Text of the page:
• Credited with creating the shortstop position, first as a relay man when the flimsy balls made outfield throws difficult, then as a key spot in the infield defense
  • In 2016, Adams' 1857 “Laws of Baseball” brought the phenomenal sum of $3.26 million at auction amid a trove of documents from that era
  • Doc Adams was SABR’s Overlooked 19th Century Baseball Legend for 2014
  • Doc Adams’ candidacy for election to the National Baseball Hall of Fame was finally put to vote when he appeared on the Pre-Integration Era Committee Ballot for 2016. Needing 12 of the 16 committee members’ votes for election, Doc unfortunately fell two votes short.

Auction History

Ivers Adams

  • Series: Pioneer Portraits I: 1850-1874
  • City: Boston
  • Team: Red Stockings (NAPBBP)
  • League: National Association (NABBP)

Ivers Whitney Adams (1838-1914) was a young and ambitious visionary when he first laid eyes on Harry Wright’s new invention: professional baseball. The Cincinnati Red Stockings came to town to trounce the local Lowell lads in a June exhibition on the Boston Commons June 10, 1869. Adams was intrigued and pursued a notion for transforming Boston into a leading post-war metropolis with baseball as an engine of growth. By January 1871, the plans were laid, the Wright brothers were brought on board and the most enduring franchise in professional sports was established -- then the Boston Baseball Association, now the Atlanta Braves.

Ivers was already well on his way to wealth and fame as a patron of Boston’s industrial and social scene. His love of outdoor sports and camaraderie with his up-and-coming peers fit perfectly with the new game about to sweep America. He procured the incorporation, acquired a playing field, set the ticket prices (at Harry Wright’s urging: double the usual fee), and marketed them through George Wright’s sporting-goods emporium. Thus was baseball born in Beantown.

  • Adams had vowed to friends that, if he couldn’t recruit the Wrights, he’d abandon the effort to bring the game to Boston. He only wanted the very best.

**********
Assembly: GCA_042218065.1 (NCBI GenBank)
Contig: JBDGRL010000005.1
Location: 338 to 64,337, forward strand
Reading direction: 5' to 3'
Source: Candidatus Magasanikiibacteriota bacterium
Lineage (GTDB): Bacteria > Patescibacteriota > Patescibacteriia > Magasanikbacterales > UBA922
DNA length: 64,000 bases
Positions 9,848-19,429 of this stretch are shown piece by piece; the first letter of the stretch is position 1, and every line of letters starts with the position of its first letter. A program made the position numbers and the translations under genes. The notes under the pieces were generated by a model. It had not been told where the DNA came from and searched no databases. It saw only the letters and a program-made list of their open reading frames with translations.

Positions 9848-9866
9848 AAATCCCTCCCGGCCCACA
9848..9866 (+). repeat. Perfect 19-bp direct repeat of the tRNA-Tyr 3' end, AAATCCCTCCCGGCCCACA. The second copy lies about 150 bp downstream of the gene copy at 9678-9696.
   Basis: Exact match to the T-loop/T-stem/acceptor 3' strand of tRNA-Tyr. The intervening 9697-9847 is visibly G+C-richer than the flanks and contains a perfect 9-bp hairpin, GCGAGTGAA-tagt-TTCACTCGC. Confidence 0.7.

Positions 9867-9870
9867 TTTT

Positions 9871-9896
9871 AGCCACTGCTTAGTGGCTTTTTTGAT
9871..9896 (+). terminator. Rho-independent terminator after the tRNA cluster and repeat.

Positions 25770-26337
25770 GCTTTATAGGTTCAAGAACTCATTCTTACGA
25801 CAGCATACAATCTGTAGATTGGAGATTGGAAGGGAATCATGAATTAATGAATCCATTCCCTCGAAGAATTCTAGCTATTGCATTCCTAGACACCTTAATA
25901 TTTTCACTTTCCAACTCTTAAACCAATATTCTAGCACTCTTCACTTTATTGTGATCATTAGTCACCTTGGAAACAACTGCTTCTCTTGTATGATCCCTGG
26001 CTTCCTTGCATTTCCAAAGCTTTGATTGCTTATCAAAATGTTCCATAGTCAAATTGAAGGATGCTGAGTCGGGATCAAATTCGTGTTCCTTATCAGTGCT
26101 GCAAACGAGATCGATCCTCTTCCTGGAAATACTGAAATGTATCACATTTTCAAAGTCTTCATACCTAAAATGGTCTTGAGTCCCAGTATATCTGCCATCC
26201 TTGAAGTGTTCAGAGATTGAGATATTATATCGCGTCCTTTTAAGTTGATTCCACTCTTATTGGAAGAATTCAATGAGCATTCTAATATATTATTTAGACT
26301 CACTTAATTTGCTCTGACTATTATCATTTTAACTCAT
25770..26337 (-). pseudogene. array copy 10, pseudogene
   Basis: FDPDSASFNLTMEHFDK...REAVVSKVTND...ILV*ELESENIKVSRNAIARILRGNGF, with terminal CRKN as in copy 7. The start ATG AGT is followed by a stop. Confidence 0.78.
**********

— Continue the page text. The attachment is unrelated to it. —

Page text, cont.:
Auction History

Bob Addy

Second Base
  • Series: Pioneer Portraits I: 1850-1874
  • City: Rockford
  • Team: Forest Citys (NABBP)
  • League: National Association (NABBP)

Robert Edward Addy (1845-1910) was in mid-career when he played for the Hartford Dark Blues in 1874. Having spent his early amateur and pro years with the Rockford Forest Citys, Bob was just the type of player Hartford treasured: an innovator. The hometown club of Mark Twain, the Dark Blues produced a remarkable string of “firsts” (for good and ill): 1) first team to have a captain; 2) who was also the first Jewish player in the majors—Lip Pike; 3) first to throw the curve—Candy Cummings; 4) first to bunt—Tommy Barlow; sadly, Barlow became the first big leaguer to forfeit his career to drug abuse; 5) first (and only) umpire to be expelled for throwing a game—Richard Higham, retired player. To this list was added Addy, the first to slide, a feat he piloted long before his season in CT. Not content with one “first” Bob sought years later to add “inventor of baseball on ice” to his resume, but for some reason, the idea never caught on. Ars Longa is indebted to historian David Arcidiacono for the above tidbits about Hartford's ball club. Addy was nicknamed “The Magnet” for his skill afield that helped the Boston Red Stockings to a pennant in '73. In fact, Addy was paid a superb tribute by no less than Cap Anson who, in a turn of the century book said: “Bob Addy, who was one of the best of the lot, was a good, hard hustling player, a good base runner and a hard hitter. He was as honest as the day is long . . . He was an odd sort of a genius and quit the game because he thought he could do better at something else.” Something involving bats and rinks apparently.

  • Addy batted .277 for his pro career with a sole home run
  • He managed parts of two seasons with the Philadelphia White Stockings and Cincinnati Reds

Auction History